The General Accounting Office (GAO), the branch of the US government that audits agencies, has found that the US Maritime Administration (MARAD) has not been following the Jones Act rules for cabotage.
Cabotage is a type of regulation that mandates that cargo to or from domestic destinations should be carried in the ships flagged in that nation.
There are lots of cabotage rules around the world. Air is one place we see them worldwide, where foreign airlines cannot fly do=mestic US routes, for instance. Most countries have cabotage rules for air traffic. Many nations also have maritime cabotage rules.
In the US the cabotage law is known as the Jones Act. Among other things, it says that cargo being carried for the US government, the army or navy for instance, or for NGOs and other organizations carrying US government-owned goods (like soybeans for hunger relief), must use a certain proportion of US-flagged and US-built ships.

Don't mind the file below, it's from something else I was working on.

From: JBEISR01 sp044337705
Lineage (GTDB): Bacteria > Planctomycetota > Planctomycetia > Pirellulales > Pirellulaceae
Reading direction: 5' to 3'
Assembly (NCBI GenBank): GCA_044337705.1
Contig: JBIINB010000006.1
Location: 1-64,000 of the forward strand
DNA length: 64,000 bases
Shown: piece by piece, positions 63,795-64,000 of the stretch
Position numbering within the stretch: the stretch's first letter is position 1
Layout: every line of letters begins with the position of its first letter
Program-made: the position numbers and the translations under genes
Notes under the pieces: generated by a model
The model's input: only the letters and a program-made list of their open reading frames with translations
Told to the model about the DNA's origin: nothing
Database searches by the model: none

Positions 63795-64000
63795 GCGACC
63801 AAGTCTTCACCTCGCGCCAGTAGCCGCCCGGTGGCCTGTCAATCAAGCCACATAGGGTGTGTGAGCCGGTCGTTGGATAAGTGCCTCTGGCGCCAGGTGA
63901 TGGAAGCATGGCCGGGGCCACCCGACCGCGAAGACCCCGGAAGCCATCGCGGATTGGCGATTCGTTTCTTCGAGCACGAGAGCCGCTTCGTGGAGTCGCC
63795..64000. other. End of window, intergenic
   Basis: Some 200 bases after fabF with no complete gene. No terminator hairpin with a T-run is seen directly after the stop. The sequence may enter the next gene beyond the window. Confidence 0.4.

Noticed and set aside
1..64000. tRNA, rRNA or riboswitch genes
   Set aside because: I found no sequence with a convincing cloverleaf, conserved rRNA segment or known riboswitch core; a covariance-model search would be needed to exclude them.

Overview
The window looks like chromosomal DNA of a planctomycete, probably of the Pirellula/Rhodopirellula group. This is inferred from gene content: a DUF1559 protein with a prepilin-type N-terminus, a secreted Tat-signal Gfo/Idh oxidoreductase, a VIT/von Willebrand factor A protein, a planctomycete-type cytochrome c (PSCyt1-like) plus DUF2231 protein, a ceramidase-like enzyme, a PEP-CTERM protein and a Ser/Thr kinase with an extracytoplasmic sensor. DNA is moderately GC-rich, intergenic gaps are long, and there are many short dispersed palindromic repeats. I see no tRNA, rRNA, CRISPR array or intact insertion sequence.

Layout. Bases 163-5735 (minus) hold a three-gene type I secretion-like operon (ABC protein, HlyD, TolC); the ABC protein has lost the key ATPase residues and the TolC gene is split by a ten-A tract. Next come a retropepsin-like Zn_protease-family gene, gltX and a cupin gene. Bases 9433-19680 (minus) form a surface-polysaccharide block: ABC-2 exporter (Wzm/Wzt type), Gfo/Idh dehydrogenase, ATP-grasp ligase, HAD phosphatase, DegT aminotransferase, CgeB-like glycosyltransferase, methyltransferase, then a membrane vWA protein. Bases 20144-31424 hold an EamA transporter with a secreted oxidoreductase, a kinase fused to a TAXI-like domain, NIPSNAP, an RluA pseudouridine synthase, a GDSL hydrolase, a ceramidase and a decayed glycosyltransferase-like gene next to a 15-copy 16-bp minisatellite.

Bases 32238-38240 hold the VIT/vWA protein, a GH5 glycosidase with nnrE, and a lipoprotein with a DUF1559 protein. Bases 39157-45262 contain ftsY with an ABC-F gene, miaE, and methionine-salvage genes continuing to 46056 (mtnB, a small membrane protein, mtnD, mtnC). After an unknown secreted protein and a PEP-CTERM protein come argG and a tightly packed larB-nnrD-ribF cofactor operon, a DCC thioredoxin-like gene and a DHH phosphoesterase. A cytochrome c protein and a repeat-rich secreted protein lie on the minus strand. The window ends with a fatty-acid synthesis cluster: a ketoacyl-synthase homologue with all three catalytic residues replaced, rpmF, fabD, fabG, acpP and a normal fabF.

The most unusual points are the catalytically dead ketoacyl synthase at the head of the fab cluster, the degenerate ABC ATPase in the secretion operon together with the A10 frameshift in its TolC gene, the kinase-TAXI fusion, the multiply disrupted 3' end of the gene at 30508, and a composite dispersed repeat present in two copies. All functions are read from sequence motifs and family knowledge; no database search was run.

Apparently MARAD has not been monitoring this kind of traffic, and abuses have followed. The article outlines the claims and MARAD’s response.
Cabotage also came up just a few weeks ago when gas and oil prices were rocketing skyward. Some, such as the Cato Institute, claimed that US cabotage which prohibited transport between domestic ports of oil and gas by foreign-flagged ships was responsible for a part of the price rise. The Cato Institute suggested doing away with cabotage for this trade. Puerto Rico was one of the main places the pain might be felt, since foreign ships could easily do the job there. There are students of the situation on the other side in this dispute with Cato, though.
The long-term justification for the Jones Act and cabotage, in general, is to preserve a nation’s capability in logistics, in terms of vessels, manpower, construction capability, and infrastructure, so as not to be dependent on foreign powers in case of disagreement or conflict. One could argue that we have already compromised the US ability to mount a strong seafaring merchant force in case of war, with shortages of captains and seafarers.
But it certainly would help if MARAD could enforce the existing law more closely. The Ukraine war has made us think about disruptions of military supply lines, and how we might respond to them.
John Gallagher Monday, September 12, 2022Feds dodging US-flag ship cargo rules, GAO reveals – FreightWaves
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